The Federal Trade Commission has charged the suppliers of supposed Hoodia gordonii, also known as hoodia, with deceptive advertising for claiming that using their product would lead to weight loss and appetite suppression. In its complaint, the FTC alleges that the defendants not only made false and deceptive claims about what hoodia could do, but also, on one or more occasions, claimed that their product was Hoodia gordonii, a plant native to southern Africa, when it was not. The FTC has requested that the court order the defendants not to make false or deceptive statements or destroy documents pending trial. The Commission seeks to permanently bar the defendants from deceptively advertising hoodia, and to obtain disgorgement of the defendants’ profits from their hoodia sales.
The defendants allegedly made false and deceptive claims when advertising their fake hoodia to trade customers who manufactured and marketed supplements. The complaint further charges that the defendants provided trade customers with deceptive advertising and promotional materials – along with other materials that purported to substantiate their claims. These customers then had the means to deceive consumers who bought weight-loss products purportedly containing hoodia. The complaint charges that the defendants made these false and deceptive claims about their product: that it would enable consumers to lose weight and suppress appetites; that it was scientifically proven to suppress appetite, resulting in weight loss; that it was clinically proven to reduce caloric intake by 1,000 to 2,000 calories per day; that it was derived from South African Hoodia gordonii; and that hoodia was an effective treatment for obesity.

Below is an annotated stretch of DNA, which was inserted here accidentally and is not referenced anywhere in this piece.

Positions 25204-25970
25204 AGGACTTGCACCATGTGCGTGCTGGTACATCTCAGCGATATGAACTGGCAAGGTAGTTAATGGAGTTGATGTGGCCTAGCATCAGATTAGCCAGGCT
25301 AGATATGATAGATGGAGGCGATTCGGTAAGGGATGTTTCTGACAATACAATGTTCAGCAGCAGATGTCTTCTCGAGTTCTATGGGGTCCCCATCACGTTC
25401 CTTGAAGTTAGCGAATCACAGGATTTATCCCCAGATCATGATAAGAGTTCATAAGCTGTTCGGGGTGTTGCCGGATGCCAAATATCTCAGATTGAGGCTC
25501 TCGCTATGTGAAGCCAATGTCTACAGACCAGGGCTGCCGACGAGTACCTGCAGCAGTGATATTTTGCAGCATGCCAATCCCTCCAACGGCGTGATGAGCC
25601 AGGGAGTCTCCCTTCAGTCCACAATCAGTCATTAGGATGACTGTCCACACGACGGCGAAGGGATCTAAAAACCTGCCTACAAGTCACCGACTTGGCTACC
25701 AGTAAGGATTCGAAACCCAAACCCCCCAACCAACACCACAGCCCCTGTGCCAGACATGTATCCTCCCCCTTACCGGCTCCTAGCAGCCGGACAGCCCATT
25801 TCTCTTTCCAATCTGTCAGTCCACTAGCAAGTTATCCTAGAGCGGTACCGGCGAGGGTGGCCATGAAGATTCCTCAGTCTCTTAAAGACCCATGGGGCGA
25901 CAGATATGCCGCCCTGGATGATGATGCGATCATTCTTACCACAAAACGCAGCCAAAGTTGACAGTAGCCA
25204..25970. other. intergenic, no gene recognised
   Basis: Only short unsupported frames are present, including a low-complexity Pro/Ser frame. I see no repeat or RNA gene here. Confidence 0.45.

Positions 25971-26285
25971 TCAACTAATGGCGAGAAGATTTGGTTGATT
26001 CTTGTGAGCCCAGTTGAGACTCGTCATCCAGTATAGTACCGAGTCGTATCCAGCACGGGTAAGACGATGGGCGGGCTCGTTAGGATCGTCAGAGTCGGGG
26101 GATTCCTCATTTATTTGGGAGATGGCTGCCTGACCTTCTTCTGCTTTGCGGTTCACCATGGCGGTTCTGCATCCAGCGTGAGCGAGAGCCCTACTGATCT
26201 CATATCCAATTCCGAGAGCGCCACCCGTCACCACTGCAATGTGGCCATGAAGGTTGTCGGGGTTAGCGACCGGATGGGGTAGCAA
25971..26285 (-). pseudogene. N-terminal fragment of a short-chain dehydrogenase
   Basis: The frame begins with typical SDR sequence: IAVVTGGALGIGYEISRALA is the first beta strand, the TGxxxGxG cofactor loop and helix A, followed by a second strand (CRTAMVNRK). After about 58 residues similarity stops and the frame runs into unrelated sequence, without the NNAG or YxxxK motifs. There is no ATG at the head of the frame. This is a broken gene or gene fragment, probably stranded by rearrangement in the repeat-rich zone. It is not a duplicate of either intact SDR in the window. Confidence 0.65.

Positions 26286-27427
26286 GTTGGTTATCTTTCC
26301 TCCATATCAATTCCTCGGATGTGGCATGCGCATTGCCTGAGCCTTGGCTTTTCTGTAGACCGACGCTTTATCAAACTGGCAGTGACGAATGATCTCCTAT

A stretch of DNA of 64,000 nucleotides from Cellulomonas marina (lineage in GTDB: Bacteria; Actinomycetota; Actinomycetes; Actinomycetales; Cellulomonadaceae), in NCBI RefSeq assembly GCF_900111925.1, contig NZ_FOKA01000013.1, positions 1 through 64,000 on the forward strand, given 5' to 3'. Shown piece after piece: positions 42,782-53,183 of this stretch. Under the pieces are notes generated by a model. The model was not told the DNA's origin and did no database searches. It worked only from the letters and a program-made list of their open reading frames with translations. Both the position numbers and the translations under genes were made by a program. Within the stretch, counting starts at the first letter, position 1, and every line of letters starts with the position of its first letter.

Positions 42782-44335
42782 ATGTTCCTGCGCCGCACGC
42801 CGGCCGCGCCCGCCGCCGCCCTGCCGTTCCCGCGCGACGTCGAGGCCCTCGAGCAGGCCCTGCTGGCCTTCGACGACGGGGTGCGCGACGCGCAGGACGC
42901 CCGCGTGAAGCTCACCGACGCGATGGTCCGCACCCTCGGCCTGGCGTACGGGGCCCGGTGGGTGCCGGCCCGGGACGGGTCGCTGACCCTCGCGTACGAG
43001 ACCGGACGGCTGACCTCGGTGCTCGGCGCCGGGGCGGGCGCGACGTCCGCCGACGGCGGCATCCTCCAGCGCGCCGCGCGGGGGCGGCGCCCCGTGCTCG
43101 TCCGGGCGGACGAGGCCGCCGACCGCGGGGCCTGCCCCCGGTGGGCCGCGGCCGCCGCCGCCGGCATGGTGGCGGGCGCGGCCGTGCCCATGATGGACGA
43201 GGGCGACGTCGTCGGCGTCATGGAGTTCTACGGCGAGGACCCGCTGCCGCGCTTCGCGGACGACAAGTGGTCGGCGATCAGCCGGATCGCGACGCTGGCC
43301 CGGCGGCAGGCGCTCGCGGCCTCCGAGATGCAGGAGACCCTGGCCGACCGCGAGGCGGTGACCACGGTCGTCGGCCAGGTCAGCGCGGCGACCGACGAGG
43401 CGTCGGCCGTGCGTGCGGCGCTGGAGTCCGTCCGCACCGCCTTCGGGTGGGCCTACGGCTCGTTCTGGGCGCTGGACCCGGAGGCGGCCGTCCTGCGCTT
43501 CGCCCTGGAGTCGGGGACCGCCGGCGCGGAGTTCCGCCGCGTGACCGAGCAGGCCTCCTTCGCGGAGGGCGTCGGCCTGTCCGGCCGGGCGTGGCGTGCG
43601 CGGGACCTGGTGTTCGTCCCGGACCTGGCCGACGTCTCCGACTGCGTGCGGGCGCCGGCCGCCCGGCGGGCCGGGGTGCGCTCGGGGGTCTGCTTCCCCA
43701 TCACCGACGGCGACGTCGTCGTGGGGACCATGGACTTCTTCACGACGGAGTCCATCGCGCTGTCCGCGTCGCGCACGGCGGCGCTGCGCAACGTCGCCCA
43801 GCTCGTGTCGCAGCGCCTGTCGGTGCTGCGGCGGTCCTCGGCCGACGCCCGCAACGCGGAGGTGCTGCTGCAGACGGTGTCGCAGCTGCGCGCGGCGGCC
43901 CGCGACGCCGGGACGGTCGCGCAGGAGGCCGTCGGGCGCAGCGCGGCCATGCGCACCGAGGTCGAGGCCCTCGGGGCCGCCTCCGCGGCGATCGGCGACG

The complaint names Delaware-based Nutraceuticals International, LLC, New Jersey-based Stella Labs, LLC, and four individuals as liable for these charges. The individual defendants are David J. Romeo, whom the complaint identifies as controlling both companies; and Deborah B. Vickery, Craig Payton, and Zoltan Klivinyi, who are officers or directors of one
or both companies.
The Commission vote authorizing the staff to file the complaint was 4-0. On March 20, 2009, the FTC filed its complaint in the U.S. District Court for the District of New Jersey. The court has set a preliminary injunction hearing for April 29, 2009.
NOTE: The Commission authorizes the filing of a complaint when it has “reason to believe” that the law has or is being violated, and it appears to the Commission that a proceeding is in the public interest. A complaint is not a finding or ruling that the defendants have actually violated the law.
The Federal Trade Commission works for consumers to prevent fraudulent, deceptive, and unfair business practices and to provide information to help spot, stop, and avoid them. To file a complaint in English or Spanish, visit the FTC’s online Complaint Assistant or call 1-877-FTC-HELP (1-877-382-4357). The FTC enters complaints into Consumer Sentinel, a secure, online database available to more than 1,500 civil and criminal law enforcement agencies in the U.S. and abroad. The FTC’s Web site provides free information on a variety of consumer topics.
(FTC File Nos. 0823130 and 0723075)
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